Belfast Telegraph

Wimbledon: Super Novak shoots right to top

By Steven Beacom

Novak Djokovic was standing in the middle of Centre Court, hugging the Wimbledon trophy, looking almost bewildered by what had just gone before.

His dream had come true. Ever since he watched the tournament on television as a child in war-torn Serbia, he wanted this.

After starting to play as a four year-old, he left home at 12 to train at a German tennis academy to realise his ambition.

Now the moment had arrived and he seemed perplexed by it all. After achieving the goal you have worked hard for all your life, I guess it takes a little while to sink in.

As family, friends and a large entourage celebrated wildly, Djokovic, who becomes the new world number one today, kissed his prize.

Next he looked to the heavens — fitting because he played tennis from the gods yesterday to beat defending champion Rafael Nadal 6-4 6-1 1-6 6-3.

Then bizarrely he ate the grass. “I felt like an animal. It came spontaneously. I didn't plan to do it. I didn't know what to do for my excitement and joy. The grass tasted quite well. It was well kept,” he later explained, unable to keep a straight face.

After the customary lap of honour he was gone, off to receive hugs from proud mum, dad, younger brothers, girlfriend and his coaches and to “rewind back to my childhood and remember what we'd gone through to reach this stage.”

That's when the dream started to become a little bit more real.

As the Djokovic clan celebrated in the locker room, outside there was appreciation of a truly fantastic performance, but with a tinge of disappointment too.

The 15,000 on Centre Centre, the 6,000 on Henman Hill and the millions watching on television around the world had hoped to be in the middle of a five set classic two-and-a-half hours into the match between the best players on the planet.

Instead it was over.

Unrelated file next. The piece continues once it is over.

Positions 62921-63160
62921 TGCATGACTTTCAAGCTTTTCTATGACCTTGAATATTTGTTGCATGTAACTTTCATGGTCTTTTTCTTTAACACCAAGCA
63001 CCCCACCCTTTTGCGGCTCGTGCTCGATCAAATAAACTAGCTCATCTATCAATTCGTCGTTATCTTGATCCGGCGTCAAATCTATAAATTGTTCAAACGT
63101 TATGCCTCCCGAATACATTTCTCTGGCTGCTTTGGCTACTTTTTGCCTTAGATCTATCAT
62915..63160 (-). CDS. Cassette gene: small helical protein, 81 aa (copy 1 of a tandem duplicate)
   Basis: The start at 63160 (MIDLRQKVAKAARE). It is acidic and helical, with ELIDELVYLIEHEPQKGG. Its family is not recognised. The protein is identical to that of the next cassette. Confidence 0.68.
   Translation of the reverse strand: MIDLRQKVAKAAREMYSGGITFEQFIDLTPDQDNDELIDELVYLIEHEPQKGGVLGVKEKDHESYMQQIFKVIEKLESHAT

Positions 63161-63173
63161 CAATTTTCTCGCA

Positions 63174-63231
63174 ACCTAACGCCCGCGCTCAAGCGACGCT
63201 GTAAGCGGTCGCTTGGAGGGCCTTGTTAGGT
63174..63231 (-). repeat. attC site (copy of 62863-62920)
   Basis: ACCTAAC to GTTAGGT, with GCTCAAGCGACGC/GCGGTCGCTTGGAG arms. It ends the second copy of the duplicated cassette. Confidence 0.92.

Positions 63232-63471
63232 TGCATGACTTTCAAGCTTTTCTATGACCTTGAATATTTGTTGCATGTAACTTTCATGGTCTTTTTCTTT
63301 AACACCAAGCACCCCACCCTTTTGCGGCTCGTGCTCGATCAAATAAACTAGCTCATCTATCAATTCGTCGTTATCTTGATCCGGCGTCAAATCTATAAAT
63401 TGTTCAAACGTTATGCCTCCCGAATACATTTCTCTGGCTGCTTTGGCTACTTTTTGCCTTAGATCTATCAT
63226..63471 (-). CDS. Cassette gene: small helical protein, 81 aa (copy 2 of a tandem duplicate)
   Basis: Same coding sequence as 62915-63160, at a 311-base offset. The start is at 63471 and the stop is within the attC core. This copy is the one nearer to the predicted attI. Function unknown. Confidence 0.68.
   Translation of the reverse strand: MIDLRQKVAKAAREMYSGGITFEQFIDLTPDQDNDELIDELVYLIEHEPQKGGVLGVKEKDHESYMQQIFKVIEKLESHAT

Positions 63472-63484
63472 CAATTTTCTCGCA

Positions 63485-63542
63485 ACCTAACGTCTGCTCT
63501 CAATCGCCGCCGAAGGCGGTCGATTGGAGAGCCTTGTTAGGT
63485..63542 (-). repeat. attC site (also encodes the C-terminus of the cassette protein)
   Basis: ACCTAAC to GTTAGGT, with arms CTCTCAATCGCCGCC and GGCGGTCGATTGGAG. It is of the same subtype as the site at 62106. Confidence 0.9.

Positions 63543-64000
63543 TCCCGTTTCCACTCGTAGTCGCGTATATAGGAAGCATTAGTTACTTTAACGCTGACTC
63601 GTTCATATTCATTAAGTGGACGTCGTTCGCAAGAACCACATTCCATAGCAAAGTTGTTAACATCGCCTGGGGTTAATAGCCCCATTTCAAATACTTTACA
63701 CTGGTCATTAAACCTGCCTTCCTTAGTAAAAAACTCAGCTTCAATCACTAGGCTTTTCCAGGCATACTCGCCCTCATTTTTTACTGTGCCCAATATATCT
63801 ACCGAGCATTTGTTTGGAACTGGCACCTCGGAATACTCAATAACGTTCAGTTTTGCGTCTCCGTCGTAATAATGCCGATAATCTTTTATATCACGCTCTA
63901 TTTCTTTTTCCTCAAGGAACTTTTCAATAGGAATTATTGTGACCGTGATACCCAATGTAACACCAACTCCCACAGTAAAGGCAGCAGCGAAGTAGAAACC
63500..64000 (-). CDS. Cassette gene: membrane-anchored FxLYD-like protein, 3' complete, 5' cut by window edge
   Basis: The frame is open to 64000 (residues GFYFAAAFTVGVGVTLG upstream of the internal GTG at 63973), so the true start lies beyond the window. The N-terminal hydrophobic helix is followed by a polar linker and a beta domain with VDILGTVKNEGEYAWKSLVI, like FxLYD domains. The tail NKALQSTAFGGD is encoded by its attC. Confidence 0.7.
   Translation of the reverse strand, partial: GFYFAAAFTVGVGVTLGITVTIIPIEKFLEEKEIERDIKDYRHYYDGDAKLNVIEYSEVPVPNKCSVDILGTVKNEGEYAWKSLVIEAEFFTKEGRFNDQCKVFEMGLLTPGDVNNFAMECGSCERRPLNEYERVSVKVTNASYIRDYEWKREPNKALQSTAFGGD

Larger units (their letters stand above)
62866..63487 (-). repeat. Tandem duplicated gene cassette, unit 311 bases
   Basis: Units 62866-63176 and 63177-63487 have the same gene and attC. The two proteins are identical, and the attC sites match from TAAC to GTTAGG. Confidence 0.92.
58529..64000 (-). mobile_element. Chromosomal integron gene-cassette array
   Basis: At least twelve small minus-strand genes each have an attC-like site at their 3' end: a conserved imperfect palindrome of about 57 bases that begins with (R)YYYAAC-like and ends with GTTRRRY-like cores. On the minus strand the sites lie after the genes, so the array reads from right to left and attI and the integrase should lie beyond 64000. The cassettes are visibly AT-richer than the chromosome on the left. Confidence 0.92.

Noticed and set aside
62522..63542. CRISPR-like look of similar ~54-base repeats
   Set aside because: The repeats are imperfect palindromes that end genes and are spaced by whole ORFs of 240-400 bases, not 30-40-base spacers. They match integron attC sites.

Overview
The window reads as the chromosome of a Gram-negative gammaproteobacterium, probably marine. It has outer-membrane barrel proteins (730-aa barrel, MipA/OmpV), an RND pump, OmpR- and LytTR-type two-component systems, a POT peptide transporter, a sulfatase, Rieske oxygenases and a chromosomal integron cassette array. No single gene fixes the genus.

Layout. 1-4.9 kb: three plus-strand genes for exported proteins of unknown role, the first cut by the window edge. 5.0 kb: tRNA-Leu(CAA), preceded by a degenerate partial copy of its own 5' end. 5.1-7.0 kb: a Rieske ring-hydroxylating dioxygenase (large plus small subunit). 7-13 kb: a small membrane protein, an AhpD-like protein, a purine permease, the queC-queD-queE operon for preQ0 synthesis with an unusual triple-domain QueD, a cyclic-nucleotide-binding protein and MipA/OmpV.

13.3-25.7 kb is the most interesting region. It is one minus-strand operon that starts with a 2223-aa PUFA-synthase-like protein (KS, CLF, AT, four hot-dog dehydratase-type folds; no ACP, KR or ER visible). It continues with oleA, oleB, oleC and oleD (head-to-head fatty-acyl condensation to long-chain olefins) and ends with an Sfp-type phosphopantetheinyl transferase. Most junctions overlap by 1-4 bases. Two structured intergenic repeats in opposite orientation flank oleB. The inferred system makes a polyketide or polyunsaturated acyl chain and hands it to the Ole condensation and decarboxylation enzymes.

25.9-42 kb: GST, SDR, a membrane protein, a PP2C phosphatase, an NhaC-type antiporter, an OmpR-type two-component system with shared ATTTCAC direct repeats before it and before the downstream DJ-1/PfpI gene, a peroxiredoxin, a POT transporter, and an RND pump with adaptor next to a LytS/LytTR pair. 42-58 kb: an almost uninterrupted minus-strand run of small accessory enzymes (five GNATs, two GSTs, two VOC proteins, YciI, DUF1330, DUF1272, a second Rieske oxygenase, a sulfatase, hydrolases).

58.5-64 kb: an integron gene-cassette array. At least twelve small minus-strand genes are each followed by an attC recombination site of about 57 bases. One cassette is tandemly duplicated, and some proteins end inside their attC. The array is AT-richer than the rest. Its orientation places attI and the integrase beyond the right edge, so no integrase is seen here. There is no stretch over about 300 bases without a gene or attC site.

The contest was supposed to be more mouthwatering than Wimbledon's strawberries and cream, but it was not the breathtaking affair we had anticipated. You need both players at their peak at the same time for that and it never happened.

The 24-year-old Serbian, in the form of his life, did to Nadal what the Spaniard has done to everyone else in the world for several years. He battered him into submission.

Mentally and physically he proved stronger.

For most of the match he dominated the longer exchanges, winning rallies he had no right to because of his incredible speed around the court. No cheap points for Rafa here.

The left hander had plenty to think about, not least their four previous meetings this year, all of which Djokovic won.

Those victories gave the Australian Open champion huge self belief entering the final and it was there for all to see when at 5-4 up and 30-0 down on Nadal's serve in the first set, he upped the ante. His piercing ground shots were even quicker and deeper than before forcing Nadal into uncharacteristic errors, the definitive one coming at set point when his forehand went wide.

Cue lots of fist pumping from the Serb followed by more of the same from his supporters in the players box.

He was on a roll and had an aura of invincibility about him as he ripped through the second set, serving brilliantly, breaking twice and playing sublime tennis. He won 6-1 and there was a genuine belief — and fear — amongst the crowd, most cheering for Nadal, that it was already game, set and match.

Nadal was dazed. He had not lost in 20 matches at Wimbledon, yet here he was being thumped.

Lesser beings would have wilted and surrendered. Not the man from Majorca. He lifted his spirits and his game and with Djokovic losing focus, Nadal took advantage.

Suddenly his feared forehand began to work. Winners were going down the line and cross-court and to the joy of his adoring public, he broke the previously impenetrable Djokovic serve, not once, but twice to claim set number three in emphatic style — 6-1.

The comeback was on. Djokovic though, despite a shaky first service game in the fourth, held on. That was vital because Nadal's momentum was stopped in its tracks. Although they broke each other once in the games that followed, one sensed that the Serbian's strength of mind had returned while his opponent's wavered.

The Nadal forehand fell apart gifting Djokovic a break to lead 5-3 and when serving for the title he was confident and clinical.

When match point arrived, Djokovic seized his chance with more powerful hitting as Nadal's final shot of the tournament drifted out. The trophy was won. The dream had come true. Djokovic was the champion. And a worthy one at that.

Belfast Telegraph


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